By TOM GODFREY
It was 47 years ago last week that U.S. civil rights leader Dr. Martin Luther King Jr. was slain by an assassin’s bullet in a shot that changed the world forever.
The Baptist minister and human rights activist was killed on April 4, 1968 as he stood on the second-floor balcony of the Lorraine Motel in Memphis.
Rev. King, 39, then an internationally known figure, was in Tennessee to support a strike by sanitation workers when he was assassinated.
He had received many death threats before but had earned his reputation the hard way by fighting for the then not-popular rights and freedoms for Blacks.
King was deeply involved with the 1955 Montgomery Bus Boycott in which Blacks refused to ride that city’s public transit system for 381 days, stemming from the arrest of Rosa Parks for not giving up a seat on a bus to a White person.
A husband and father, King played a pivotal role in ending the legal segregation of African-Americans in the South and other areas, as well as the creation of the Civil Rights Act of 1964 and the Voting Rights Act of 1965.
He led the 1963 historic march to Washington, D.C., that drew more than 200,000 people to the Lincoln Memorial, where he made his famous “I Have a Dream” speech, emphasizing his belief that someday all men can be equals.
At 35, King was the youngest person ever awarded the Nobel Peace Prize. He donated his 1964 prize money, a tidy sum then of $54,123 (US) to the civil rights movement.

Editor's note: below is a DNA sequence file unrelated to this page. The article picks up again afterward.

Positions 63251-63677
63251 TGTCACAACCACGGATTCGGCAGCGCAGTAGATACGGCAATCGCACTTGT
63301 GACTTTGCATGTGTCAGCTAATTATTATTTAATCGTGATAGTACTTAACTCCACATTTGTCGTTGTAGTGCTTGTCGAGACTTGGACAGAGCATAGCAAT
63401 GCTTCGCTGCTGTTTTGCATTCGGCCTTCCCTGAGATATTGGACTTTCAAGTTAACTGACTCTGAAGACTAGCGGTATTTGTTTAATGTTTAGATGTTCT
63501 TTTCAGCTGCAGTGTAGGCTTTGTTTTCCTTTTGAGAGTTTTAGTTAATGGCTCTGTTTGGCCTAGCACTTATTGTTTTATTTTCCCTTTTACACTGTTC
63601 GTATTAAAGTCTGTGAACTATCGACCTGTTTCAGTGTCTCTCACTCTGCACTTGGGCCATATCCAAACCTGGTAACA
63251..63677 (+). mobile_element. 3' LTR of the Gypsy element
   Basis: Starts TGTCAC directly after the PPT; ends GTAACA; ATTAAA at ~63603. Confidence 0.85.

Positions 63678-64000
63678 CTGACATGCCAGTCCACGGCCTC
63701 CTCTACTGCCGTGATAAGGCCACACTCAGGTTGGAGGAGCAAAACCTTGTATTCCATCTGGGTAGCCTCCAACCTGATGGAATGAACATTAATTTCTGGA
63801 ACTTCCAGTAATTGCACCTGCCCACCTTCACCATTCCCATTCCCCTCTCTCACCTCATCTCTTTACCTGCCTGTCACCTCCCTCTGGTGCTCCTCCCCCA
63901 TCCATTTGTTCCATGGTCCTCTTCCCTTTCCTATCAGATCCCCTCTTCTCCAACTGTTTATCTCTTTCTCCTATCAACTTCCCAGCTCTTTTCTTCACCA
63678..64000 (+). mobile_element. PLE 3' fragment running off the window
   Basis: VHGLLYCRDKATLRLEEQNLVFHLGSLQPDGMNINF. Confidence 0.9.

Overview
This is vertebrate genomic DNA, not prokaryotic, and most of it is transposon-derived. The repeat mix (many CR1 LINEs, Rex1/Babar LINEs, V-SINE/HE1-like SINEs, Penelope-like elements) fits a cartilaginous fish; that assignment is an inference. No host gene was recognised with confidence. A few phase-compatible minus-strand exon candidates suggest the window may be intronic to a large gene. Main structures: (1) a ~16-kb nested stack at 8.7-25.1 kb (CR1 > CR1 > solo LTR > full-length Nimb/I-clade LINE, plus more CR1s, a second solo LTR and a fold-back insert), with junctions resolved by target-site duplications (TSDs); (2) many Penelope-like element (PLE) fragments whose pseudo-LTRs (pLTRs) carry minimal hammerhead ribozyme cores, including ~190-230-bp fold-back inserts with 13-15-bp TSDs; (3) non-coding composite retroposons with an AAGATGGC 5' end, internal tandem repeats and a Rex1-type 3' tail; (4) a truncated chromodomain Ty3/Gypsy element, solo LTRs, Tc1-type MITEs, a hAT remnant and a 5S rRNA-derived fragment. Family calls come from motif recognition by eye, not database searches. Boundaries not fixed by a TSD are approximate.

King’s prominence grew with his many marches in support of voting or housing rights for Black and segregated workers. His message of nonviolent struggle has since spread across the world.
At the time of his death, he was trying to organize a protest in Washington against poverty, and had become outspoken as an opponent of the Vietnam War.
His words and philosophy have been taught in schools in Toronto and across the world and have enlightened generations of students. And still do to this day.
His “I Have a Dream” speech is a favourite of many young people and not long ago I heard the lines in a rap song. It’s even been reprinted on T-shirts, posters and running shoes.
King was the inspiration for many, including U.S. President Barack Obama, and it was to no one’s surprise that his murder sparked riots and demonstrations in more than 100 cities across the U.S., including one right here in Toronto, that ended at the U.S. Consulate General.
Black-and-white news photos from 1968 show an orderly group of about 100 young Toronto Blacks with signs rallying downtown on the night of King’s death.
People also took to churches to pray for his wife, Coretta, and their young family.
U.S. police at this time had launched an international search for fugitive killer James Earl Ray, who believe it or not, was hiding right here on the streets of Toronto.
Ray, it seems, had fled to Toronto after the slaying and lived for about a month in Parkdale and other areas as he acquired a Canadian passport under a different name.
He used the document to fly to Britain and was captured at London Heathrow Airport in July 1968 while trying to return to Canada using the flagged passport.
He was extradited to Tennessee to stand trial for King’s murder and in 1969 agreed to a plea bargain and was sentenced to 99 years in prison, where he died in 1998.
In 1983, former President Ronald Reagan signed a bill creating a U.S. federal holiday in honour of Dr. King that is observed on the third Monday of January.
Martin Luther King Jr. Day is also celebrated in Canada and other countries worldwide.
The day is a reaffirmation of basic human rights, equality and justice for many, including me and my family.